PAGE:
You may recall Hillary claiming she only used one device during her tenure as Secretary of State for “convenience.” You may also recall how her once device claim was instantly proven questionable when a video surfaced of her stating otherwise.
The day following Hillary’s press conference, the Associated Press filed suit against the State Department over the embattled former Secretary’s emails after repeated attempts to access records were fruitless.
Fast forward several weeks into EmailGate. Today, the AP reports Clinton was using an iPad while serving as Secretary of State, placing Clinton’s initial one device claim squarely in the Big Fat Lie category.
But it gets better. Evidently, Clinton managed to serve as the Secretary of State and only send four emails containing the word ‘drone.’ Ever. Or at least that’s what the State Department is saying:
The State Department says it can find only four emails sent between former Secretary Hillary Rodham Clinton and her staff concerning drone strikes and certain U.S. surveillance programs, and those notes have little to do with either subject.
She asks for a phone call in one, a phone number in another. She seeks advice on how best to condemn information leaks, and accidentally replies to one work email with questions apparently about decorations.
“Accidentally replies to one work email with questions apparently about decorations…” Again, I’ll ask — What the hell was this woman doing with her time?
The AP continues:
Steven Aftergood, a government secrecy expert at the Federation of American Scientists, said the low number of emails provided to AP could be because the State Department uses different words to describe its operations — such as “UAV,” or unmanned aerial vehicle, instead of “drone.”
It’s also possible that Clinton and her advisers’ emails are not in the department’s archives, he said.
“If there are four, one would expect there to be quite a few more than that,” Aftergood said. “And it looks like another indication of faulty records management and retrieval at the State Department.”
As we reported, a damning report released by the Officer of the Inspector General shortly after EmailGate broke, revealed subpar document retention practices within the Department of State.
“It was my practice to communicate with State Department and other government officials on their .gov accounts, so those emails would be automatically saved in the State Department system to meet record keeping requirements and that is indeed what happened,” said former Secretary Clinton in her press conference. We now know this to be false as well.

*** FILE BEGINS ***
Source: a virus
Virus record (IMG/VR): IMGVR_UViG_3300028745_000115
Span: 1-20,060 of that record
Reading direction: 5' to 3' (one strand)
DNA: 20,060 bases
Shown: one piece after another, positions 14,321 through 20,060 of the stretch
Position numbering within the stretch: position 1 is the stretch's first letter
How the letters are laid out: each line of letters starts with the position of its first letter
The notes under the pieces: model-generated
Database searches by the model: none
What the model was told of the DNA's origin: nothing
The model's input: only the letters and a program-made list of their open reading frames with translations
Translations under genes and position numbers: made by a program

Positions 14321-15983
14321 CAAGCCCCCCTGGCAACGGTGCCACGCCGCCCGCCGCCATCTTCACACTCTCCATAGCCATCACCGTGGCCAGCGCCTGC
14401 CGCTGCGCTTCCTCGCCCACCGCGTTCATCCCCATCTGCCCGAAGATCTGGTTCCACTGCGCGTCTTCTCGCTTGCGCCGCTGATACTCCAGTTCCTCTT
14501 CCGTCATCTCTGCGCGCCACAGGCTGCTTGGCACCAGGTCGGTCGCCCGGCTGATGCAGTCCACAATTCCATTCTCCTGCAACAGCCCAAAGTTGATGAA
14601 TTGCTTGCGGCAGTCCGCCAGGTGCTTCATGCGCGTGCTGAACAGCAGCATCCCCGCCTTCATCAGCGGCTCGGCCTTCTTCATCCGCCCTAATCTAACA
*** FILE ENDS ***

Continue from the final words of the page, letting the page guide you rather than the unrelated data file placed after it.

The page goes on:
The report also concluded that State Department employees were intentionally avoiding creating official email records, “because they do not want to make the email available in searches or fear that this availability would inhibit debate about pending decisions.”
On March 20, Trey Gowdy extended the subpoena deadline and formally requested surrender of Clinton’s private server to a mutually agreed upon third party. Clinton’s attorney declined the request.
Today, Gowdy sent another letter to Hillary’s counsel requesting a “transcribed interview” before the House Select Committee on Benghazi. Gowdy cites numerous unanswered questions surrounding Clinton’s use of a private email account and a private server.
He reiterated the intent was not to dig into Hillary’s personal business, but to ascertain what transpired during the time gaps not documented in emails provided to the Committee. Adding, “the decision to delete these records during the pendency of a congressional investigation only exacerbates our need to better understand what the Secretary did, when she did it, and why she did it. While she has cited a variety of justifications for this arrangement, many questions and details about the arrangement remain unanswered.”
And to the matter of the server who’s contents were allegedly purged? Gowdy addressed that, too:
As you should be well aware, it is technically possible in many instances to recover electronic information notwithstanding whether it has been “deleted” or overwritten. It is precisely for this reason a neutral and objective party must have access to the server and related equipment to identify information potentially responsive to relevant laws and investigative requests.
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